Meet TFASC Teacher Ashley Johnson

Ashley Johnson
Teach For America South Carolina 2014
Math Teacher, Carver Middle School

Ashley Johnson comes from a long line of educators. One educator, her grandfather, served as the first Black superintendent in the Spartanburg school system.

Still, Johnson didn’t always think of education as her true calling until she heard about Teach For America South Carolina (TFASC) from a friend.

“I liked what TFASC stood for – giving back to the community and giving students a quality education no matter where they happened to live,” she said.

From 2014 to 2018, Johnson taught eighth-grade math and Algebra 1 in Manning, S.C., a place she’d only known before as “a little town off I-95 on the way to the beach.”

The little town claimed a big piece of her heart.

“TFASC got me in the door,” Johnson confessed. “Now, I can’t see myself doing anything else.”

Many teachers remember their first year as notoriously hard with a steep learning curve. Johnson’s classrooms at Manning Junior High School were no exception.

She taught multiple classes with 30-plus students at a time. She learned that every kid at the school was on a free or reduced-price lunch program. Many lived on dirt roads that Atlantic rainstorms turned to mud. Buses couldn’t reach kids to bring them to school, and internet connections could be balky.

Despite the challenges, students had a hunger to learn. Johnson saw a 100 percent pass rate all four years she taught at Manning Junior High School. One student struggled until Johnson built a relationship with him and his mother. He later told Johnson, “I graduated because of you.” Another student confided, “I want to be a math teacher because of you.”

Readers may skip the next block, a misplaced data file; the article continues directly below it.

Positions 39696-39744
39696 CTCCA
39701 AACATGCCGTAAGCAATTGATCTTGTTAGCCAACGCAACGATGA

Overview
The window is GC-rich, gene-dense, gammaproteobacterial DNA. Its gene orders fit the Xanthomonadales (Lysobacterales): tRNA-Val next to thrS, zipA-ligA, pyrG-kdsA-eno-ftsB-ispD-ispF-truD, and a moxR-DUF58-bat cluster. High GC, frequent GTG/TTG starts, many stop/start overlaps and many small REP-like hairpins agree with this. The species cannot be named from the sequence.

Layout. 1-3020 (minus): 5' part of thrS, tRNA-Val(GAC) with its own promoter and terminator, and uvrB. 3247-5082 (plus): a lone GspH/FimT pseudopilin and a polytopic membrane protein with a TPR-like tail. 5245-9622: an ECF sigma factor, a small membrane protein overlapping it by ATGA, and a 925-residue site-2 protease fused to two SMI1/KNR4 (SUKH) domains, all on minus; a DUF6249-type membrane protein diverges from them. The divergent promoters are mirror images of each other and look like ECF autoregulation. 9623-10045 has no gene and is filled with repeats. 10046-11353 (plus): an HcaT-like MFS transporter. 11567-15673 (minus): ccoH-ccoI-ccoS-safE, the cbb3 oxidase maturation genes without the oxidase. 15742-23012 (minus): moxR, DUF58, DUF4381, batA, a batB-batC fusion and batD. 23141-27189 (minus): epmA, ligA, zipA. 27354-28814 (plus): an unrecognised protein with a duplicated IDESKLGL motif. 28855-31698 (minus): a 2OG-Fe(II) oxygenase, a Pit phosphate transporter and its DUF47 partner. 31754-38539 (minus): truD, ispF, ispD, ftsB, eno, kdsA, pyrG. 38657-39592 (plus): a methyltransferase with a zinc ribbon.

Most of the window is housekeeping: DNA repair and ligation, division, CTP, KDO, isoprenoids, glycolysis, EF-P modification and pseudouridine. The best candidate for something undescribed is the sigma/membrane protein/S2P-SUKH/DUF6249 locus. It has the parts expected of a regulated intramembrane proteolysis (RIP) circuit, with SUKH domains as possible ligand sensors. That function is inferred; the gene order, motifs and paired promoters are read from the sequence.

In 2018, Johnson moved back to her hometown of Spartanburg to teach eighth-grade math at Carver Middle School. She sees education changing.

“Honestly, there are practices showing up now that have been pioneered by TFASC,” said Johnson. “My district, for example, launched a big focus on diversity, equity, and inclusion last year. TFASC was ahead of the curve on that.”

She is married to Brandon Johnson, a TFASC alumnus who transitioned from the classroom to administration. He is now the assistant principal at Eastside High School in Taylors, S.C. The couple have a nice balance.

“I help Brandon remember what it’s like in the classroom,” said Johnson. “He helps me understand what it’s like in administration.”

Knowing the classroom is fundamental according to Johnson.

“People who have never been in classrooms are making decisions for teachers,” she said. “If it were up to me, I’d only hire teachers to leadership positions. If you haven’t been an educator, you simply don’t know what it’s like.”

Johnson feels strongly that more can be done to support her profession.

“Teachers can’t pour from an empty cup,” she said. “We need to take care of teachers, so they can continue to give their all to students.”

Would she recommend TFASC to people seeking a career in education?

“Absolutely,” said Johnson. “We have so much to offer in South Carolina. These kids will blow you away every day.”

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